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Publication numberUS7970878 B1
Publication typeGrant
Application numberUS 11/281,252
Publication dateJun 28, 2011
Filing dateNov 16, 2005
Priority dateNov 16, 2005
Fee statusPaid
Publication number11281252, 281252, US 7970878 B1, US 7970878B1, US-B1-7970878, US7970878 B1, US7970878B1
InventorsChen Yehezkel Burshan, Ian Michael Cotton, Michael Manning, Gregory John Wilkins
Original AssigneeCisco Technology, Inc.
Export CitationBiBTeX, EndNote, RefMan
External Links: USPTO, USPTO Assignment, Espacenet
Method and apparatus for limiting domain name server transaction bandwidth
US 7970878 B1
Abstract
A method of limiting domain name server (DNS) transaction bandwidth comprises intercepting one or more DNS packets, examining said one or more packets for the presence of a suspect transaction criterion and, if said suspect transaction criterion is present, implementing a transaction bandwidth limitation action.
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Claims(17)
1. A method comprising:
intercepting one or more Domain Name System (DNS) packets that are part of a DNS tunnel,
examining a DNS packet of said one or more DNS packets for a suspect DNS record of a suspect DNS record type,
wherein said suspect DNS record type is selected from the group consisting of a CNAME record type and a TXT record type,
in response to determining that said DNS packet contains a suspect DNS record of a suspect DNS record type, then determining a size of said suspect DNS record,
in response to determining that said size of said suspect DNS record exceeds a threshold, removing said suspect DNS record from said DNS packet, and
allowing a DNS transaction comprising said DNS packet to proceed but with said suspect DNS record removed from said DNS packet,
wherein the method is performed by one or more computing devices.
2. A method as claimed in claim 1 in which the DNS packet comprises one of a DNS request or a DNS response packet.
3. A method as claimed in claim 1 in which the DNS packet includes one or more records selected from the group consisting of an A record, a CNAME record, and a TXT record.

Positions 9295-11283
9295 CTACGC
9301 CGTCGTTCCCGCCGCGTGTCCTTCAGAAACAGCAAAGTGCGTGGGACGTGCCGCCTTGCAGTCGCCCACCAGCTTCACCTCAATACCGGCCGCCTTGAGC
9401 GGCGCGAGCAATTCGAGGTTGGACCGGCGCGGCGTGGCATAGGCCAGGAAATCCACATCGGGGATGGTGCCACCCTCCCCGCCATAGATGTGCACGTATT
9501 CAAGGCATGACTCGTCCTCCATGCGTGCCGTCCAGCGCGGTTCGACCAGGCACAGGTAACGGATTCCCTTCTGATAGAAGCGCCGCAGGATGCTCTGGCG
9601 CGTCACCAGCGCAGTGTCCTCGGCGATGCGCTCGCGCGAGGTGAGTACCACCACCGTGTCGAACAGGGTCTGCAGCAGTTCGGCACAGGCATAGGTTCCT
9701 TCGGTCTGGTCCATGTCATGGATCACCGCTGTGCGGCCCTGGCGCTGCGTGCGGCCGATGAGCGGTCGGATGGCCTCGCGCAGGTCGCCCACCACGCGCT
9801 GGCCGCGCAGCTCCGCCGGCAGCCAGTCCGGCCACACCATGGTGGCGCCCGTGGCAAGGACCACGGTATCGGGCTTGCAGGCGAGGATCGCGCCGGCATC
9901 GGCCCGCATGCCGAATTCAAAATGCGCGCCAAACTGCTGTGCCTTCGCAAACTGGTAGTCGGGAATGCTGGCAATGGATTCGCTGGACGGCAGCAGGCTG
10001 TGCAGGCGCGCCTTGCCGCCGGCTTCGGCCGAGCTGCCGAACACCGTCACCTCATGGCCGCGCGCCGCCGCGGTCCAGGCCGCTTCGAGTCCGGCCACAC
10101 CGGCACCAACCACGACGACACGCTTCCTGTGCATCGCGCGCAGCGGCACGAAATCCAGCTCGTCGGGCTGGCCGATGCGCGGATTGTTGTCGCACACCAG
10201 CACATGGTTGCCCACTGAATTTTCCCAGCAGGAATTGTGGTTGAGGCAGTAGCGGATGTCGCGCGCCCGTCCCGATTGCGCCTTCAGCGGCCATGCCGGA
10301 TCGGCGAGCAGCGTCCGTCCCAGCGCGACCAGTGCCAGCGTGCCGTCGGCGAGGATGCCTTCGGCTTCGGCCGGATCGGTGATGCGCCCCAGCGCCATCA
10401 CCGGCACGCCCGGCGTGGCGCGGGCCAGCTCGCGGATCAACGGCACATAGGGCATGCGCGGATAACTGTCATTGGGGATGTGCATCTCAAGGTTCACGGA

4. A method as claimed in claim 1 performed at a DNS proxy.
5. A method as claimed in claim 4 comprising the step of intercepting a DNS request packet and sending a DNS proxy request packet.
6. A method as claimed in claim 5 comprising examining the DNS request packet and/or a response packet received in response to the proxy DNS request packet.
7. A method as claimed in claim 1 in which the DNS transaction is carried out between a client and a host on a network.
8. A method as claimed in claim 7 in which the client and host communicate via one of a public wireless local area network (PWLAN), broadband or dial up connection to a network.
9. A volatile or a non-volatile computer readable non-transitory storage medium storing one or more sequences of instructions which, when executed by one or more processors, cause the one or more processors to perform:
intercepting one or more Domain Name System (DNS) packets that are part of a DNS tunnel,
examining a DNS packet of said one or more DNS packets for a DNS record of a suspect DNS record type,
wherein said suspect DNS record type is selected from the group consisting of a CNAME record type and a TXT record type,
in response to determining that said DNS packet contains a suspect DNS record of a suspect DNS record type, then determining a size of said suspect DNS record,
in response to determining that said size of said suspect DNS record exceeds a threshold, removing said suspect DNS record from said DNS packet, and
allowing a DNS transaction comprising said DNS packet to proceed but with said suspect DNS record removed from said DNS packet.
10. An apparatus comprising:
one or more processors, and
a network interface operatively coupled to the one or more processors, and a volatile or a non-volatile computer readable medium comprising one or more sequences of instructions which, when executed by the one or more processors, cause the one or more processors to perform:
intercepting one or more Domain Name System (DNS) packets that are part of a DNS tunnel,
examining a DNS packet of said one or more DNS packets for a DNS record of a suspect DNS record type,
wherein said suspect DNS record type is selected from the group consisting of a CNAME record type and a TXT record type,
if said DNS packet contains a suspect DNS record of a suspect DNS record type, then determining a size of said suspect DNS record,
if said size of said suspect DNS record exceeds a threshold, then removing said suspect DNS record from said DNS packet, and
allowing a DNS transaction comprising said DNS packet to proceed but with said suspect DNS record removed from said DNS packet.
11. The volatile or a non-volatile computer readable non-transitory storage medium of claim 9, wherein the DNS packet comprises one of a DNS request or a DNS response packet.